Sightsavers blog

Leading the way to inclusive eye health that leaves no one behind

Marion Steff, December 2015

We’ve been working to make our eye health programmes inclusive of people with disabilities

This past autumn, the development world has been deeply absorbed in the outcomes of the Sustainable Development Goals (SDGs).

All parties involved, including Member States, have been busy celebrating years of dialogue, compromise and advocacy to reach a consensus on a single, universal agenda to be implemented in all countries. The world has committed to this plan of action that focuses on people, planet and prosperity until 2030.

While all parties, including Sightsavers, are still currently brainstorming on an ambitious monitoring system with concrete and measurable indicators, we have also been working actively on how to make our general eye health programmes successfully inclusive of persons with disabilities when implemented. In fact, one of the outcomes of our current pilot data disaggregation by disability in India and Tanzania clearly showcased that while our eye health programmes are opened to all, the level of access of persons with disabilities varies greatly for a number of reasons. They include for instance the definition of disability and the cutoff used, geographical location of the health services as well as issues related to sex.

Sightsavers’ inclusive eye health pilot

Earlier this year, Sightsavers has been working on a very successful data disaggregation by disability pilot in Bhopal, India. One of the unintended positive consequences of this project was the appetite for both our organisation and local partners – Sewa Sedan Eye Hospital and AARAMBH – to further understand how to best achieve inclusion within eye health programmes.

Grabbing this momentum, we are now in the process of developing a new pilot initiative in Bhopal within Sightsavers’ Urban Eye Care programme. In October, Sightsavers’ North India Area Office organised a three day Inclusive Eye Health workshop to develop a common understanding among all stakeholders of what inclusive eye health means, build a shared commitment to delivering quality results and consider how this pilot will build into wider efforts to inclusion both within Sightsavers and services provided by partners. Participants from Sightsavers and representatives from partner DPOs (Disabled People’s Organisations) as well hospital and vision centre staff achieved consensus on the key principles of the pilot approach, which aims to address the barriers to eye health seeking behaviour among the most marginalised groups: women and people with disabilities.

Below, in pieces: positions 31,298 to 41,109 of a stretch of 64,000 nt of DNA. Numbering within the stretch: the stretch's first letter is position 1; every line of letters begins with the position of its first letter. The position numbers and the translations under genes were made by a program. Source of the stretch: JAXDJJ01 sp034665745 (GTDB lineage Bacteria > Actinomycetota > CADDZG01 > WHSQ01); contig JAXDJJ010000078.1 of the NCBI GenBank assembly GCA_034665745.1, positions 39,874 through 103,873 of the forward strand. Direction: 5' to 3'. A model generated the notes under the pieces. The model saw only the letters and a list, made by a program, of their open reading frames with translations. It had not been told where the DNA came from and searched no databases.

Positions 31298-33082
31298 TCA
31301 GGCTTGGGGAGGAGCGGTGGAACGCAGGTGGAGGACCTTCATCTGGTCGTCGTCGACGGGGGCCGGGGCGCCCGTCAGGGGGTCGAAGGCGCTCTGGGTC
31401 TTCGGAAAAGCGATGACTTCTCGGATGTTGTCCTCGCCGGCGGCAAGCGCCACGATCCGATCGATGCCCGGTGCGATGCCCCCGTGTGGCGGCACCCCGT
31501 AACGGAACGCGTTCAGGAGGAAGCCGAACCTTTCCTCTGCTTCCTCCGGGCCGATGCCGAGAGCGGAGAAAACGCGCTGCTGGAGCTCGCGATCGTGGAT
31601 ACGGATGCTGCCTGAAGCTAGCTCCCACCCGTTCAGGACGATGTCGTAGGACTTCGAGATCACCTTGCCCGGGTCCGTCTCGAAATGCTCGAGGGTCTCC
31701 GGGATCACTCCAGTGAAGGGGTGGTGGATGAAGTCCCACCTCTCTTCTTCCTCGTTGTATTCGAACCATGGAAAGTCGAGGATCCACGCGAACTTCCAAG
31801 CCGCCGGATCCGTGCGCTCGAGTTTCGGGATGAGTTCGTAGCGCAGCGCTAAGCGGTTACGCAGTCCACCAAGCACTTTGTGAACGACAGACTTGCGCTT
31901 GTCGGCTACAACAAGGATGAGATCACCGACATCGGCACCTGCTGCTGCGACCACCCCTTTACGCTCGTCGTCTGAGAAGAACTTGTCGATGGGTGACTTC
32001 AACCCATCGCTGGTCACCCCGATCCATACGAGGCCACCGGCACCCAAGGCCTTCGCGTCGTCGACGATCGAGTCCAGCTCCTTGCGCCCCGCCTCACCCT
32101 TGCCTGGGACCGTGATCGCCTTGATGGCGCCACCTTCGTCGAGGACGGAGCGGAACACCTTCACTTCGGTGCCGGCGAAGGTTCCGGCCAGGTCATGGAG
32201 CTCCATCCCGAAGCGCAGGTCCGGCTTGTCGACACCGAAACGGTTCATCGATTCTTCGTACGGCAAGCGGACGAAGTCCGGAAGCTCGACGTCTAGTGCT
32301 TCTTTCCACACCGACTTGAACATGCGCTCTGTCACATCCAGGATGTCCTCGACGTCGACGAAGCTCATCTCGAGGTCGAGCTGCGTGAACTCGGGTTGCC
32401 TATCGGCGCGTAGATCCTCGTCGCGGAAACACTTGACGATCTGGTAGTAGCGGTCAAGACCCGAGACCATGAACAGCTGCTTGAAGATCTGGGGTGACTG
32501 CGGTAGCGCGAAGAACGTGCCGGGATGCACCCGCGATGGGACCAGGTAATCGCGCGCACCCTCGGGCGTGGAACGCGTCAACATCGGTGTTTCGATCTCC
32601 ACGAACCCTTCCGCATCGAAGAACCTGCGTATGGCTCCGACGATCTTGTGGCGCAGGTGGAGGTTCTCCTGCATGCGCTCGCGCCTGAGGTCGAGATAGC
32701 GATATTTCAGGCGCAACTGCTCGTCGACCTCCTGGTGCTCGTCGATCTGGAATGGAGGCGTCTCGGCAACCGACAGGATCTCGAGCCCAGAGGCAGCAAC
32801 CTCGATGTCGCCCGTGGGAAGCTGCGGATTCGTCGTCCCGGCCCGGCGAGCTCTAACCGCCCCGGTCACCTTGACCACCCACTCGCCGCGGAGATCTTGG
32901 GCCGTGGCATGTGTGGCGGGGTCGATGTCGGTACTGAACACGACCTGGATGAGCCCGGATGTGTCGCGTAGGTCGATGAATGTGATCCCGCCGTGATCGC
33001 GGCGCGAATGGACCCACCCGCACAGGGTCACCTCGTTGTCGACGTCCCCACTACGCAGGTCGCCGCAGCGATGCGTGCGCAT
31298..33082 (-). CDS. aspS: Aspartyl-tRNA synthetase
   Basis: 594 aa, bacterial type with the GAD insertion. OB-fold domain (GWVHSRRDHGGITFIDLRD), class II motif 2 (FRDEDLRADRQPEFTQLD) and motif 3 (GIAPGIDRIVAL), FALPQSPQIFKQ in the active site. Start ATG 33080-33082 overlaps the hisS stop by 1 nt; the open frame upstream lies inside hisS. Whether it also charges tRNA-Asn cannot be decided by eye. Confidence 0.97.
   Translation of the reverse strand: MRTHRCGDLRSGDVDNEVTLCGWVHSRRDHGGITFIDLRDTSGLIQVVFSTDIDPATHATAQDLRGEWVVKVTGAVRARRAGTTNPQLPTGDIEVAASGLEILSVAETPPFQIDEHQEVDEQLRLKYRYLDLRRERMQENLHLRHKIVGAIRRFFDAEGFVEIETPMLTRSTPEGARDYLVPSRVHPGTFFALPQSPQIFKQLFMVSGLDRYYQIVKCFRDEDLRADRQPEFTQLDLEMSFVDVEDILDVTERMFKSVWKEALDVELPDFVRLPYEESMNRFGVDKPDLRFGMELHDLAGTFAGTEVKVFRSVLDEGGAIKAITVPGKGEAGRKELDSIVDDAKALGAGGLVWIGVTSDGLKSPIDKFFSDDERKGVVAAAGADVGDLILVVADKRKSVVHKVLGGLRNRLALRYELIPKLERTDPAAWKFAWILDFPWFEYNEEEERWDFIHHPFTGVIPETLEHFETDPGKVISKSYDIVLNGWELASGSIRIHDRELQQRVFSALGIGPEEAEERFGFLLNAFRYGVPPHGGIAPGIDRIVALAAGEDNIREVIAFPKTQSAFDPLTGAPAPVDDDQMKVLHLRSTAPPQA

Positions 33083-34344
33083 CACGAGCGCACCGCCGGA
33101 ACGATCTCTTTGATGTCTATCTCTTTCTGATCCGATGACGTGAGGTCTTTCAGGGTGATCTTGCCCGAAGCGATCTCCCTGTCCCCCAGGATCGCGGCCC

Anticipating the impact of the pilot on other Sightsavers and partner eye health initiatives, we recognise that the success of the pilot will be dependent on a number of factors, notably:

It has to systematically include persons with disabilities. As a fundamental principle, persons with disabilities have to be included among all stakeholders to share specific perspective and knowledge on social inclusion. In fact, the continued presence of persons with disabilities necessitates accommodations that cannot help but inform the implementation process while raising awareness of accessible eye health services in the community.

It has to foster partnerships with other relevant stakeholders. For this pilot to become a systematic and sustainable approach, all stakeholders must be actively engage and believe in the feasibility of the initiative. It means to also ensure that policymakers at the local, regional and national levels are convinced of the legitimacy of this type of initiative to further duplicate it and foster relationships with other development actors, health rights NGOs, women’s rights organisations and other government representatives.

It has to be documented. For this pilot, or any other pilot, to be generically and effectively duplicated, participants agreed that the inclusion process must be thoroughly documented. This process must then be tested in other locations to identify what is the best approach to use for replication. The long term objective for Sightsavers is to ensure all programmes are accessible and inclusive of women and persons with disabilities.

What’s next?

Sightsavers’ inclusive eye health pilot will commence in 2016 for an 18 month period. Meanwhile, Sightsavers will be able to report its initial findings halfway through the project. We hope that Sightsavers’ pilot is not unique and that other actors in the health and development sector are also working toward the meaningful inclusion of persons with disabilities in the SDGs implementation.

By Marion Steff, Sightsavers social inclusion policy advisor

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